Nest and Pest removal

Bird’s Nest and Pest Removal

From time to time, Chimneys can be used in ways other than just for gas evacuation. However, when this does occurs, it’s often not the homeowner who is using the chimney.

Birds, bees and wasps all find Chimneys an ideal place to set up their home with the warm and sheltered environment that chimneys provide. Having birds or other pests in your chimney can lead to dangerous blockages and as such, need removing.

Signs that you may have a bird’s nest in your chimney:

  • Twigs, feathers and bird droppings falling into your stove or fireplace
  • Sounds of chirping or tweeting
  • Bird activity around the chimney pot

Although it may seem somewhat inhumane to clear out nests and pests from your chimney, it is necessary for your own safety and well being.

Leaving nests and pests in your chimney have the potential to cause health problems, fires, blockages and could lead to carbon monoxide poisoning. Fungus growing on dried bird droppings could also lead to a disease called ‘Histoplasmosis’ which could result in becoming very ill. In some rare cases, histoplasmosis can be fatal.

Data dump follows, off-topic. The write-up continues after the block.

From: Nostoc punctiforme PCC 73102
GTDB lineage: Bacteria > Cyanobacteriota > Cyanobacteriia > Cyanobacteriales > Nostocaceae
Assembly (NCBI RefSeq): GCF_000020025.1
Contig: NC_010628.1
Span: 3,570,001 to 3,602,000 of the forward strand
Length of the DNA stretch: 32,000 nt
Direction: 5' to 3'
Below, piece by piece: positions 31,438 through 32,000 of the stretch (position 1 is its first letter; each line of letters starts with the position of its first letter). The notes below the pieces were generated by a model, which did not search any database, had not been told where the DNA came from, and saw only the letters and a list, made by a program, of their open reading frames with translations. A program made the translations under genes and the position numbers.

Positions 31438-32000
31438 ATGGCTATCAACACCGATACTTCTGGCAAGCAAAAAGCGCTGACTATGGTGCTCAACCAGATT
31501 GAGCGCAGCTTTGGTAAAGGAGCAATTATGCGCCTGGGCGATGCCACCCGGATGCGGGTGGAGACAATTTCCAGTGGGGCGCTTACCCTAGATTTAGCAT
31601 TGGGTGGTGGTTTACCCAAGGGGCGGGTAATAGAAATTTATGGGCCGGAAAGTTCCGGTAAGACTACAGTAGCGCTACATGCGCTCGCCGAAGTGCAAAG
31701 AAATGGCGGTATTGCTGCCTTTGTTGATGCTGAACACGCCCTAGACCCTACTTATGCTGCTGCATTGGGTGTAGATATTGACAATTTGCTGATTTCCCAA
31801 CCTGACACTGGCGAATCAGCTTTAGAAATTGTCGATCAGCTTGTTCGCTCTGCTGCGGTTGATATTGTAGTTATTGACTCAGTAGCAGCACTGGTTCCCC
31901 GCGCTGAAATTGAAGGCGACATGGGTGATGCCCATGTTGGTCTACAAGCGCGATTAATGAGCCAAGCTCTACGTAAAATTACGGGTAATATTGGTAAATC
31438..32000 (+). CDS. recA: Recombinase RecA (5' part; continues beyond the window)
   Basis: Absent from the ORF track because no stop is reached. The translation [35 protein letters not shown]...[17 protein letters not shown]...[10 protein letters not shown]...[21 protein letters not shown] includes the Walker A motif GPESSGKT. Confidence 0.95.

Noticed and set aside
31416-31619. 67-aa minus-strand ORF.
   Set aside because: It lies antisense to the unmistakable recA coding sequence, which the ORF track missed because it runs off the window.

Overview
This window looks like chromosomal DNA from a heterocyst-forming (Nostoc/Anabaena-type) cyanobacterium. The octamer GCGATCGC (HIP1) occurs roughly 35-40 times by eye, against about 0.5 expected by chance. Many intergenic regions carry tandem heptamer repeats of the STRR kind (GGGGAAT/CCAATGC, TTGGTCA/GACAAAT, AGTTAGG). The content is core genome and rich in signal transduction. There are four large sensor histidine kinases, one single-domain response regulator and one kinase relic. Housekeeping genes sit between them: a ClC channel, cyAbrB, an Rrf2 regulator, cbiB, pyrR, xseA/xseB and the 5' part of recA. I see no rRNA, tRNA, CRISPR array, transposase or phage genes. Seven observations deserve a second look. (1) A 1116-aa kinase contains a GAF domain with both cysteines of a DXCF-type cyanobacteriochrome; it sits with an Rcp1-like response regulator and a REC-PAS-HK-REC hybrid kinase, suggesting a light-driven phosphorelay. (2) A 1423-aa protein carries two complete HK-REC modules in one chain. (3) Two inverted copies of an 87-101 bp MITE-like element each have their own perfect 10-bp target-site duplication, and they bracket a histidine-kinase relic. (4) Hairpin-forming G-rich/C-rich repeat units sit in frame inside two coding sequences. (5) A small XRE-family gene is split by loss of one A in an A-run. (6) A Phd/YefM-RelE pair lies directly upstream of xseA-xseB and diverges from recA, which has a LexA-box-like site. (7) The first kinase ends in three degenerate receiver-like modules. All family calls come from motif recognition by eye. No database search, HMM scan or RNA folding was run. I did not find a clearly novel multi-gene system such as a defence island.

Following the removal of the debris from the chimney, we carry out an internal video inspection of the chimney to assure nothing has been left. We then perform a smoke draught test to confirm your chimney is functioning as it should be.

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Bees and wasps hives:

Like bird’s nests, bees and wasps hives must be removed also. The reasons for which are as follows:

  • Hives have the potential to block your flue and can fall further down the chimney, nearer to the source of heat.
  • The hive itself and any honey it contains are flammable, increasing the risk of chimney fire
  • Empty Hives give off a scent which attracts insects, further adding to the blockage and causing a repeat of the problem
  • The honey stored in the hive often melts, bleeding through the brickwork and causing permanent staining to your walls and ceilings
Before a hive can be removed, the insects living there must be eliminated. You may wish to call a bee keeping or pest control specialist to assist you.

Find our latest piece in Etcetera Magazine (Dec 2020 page 44-45)

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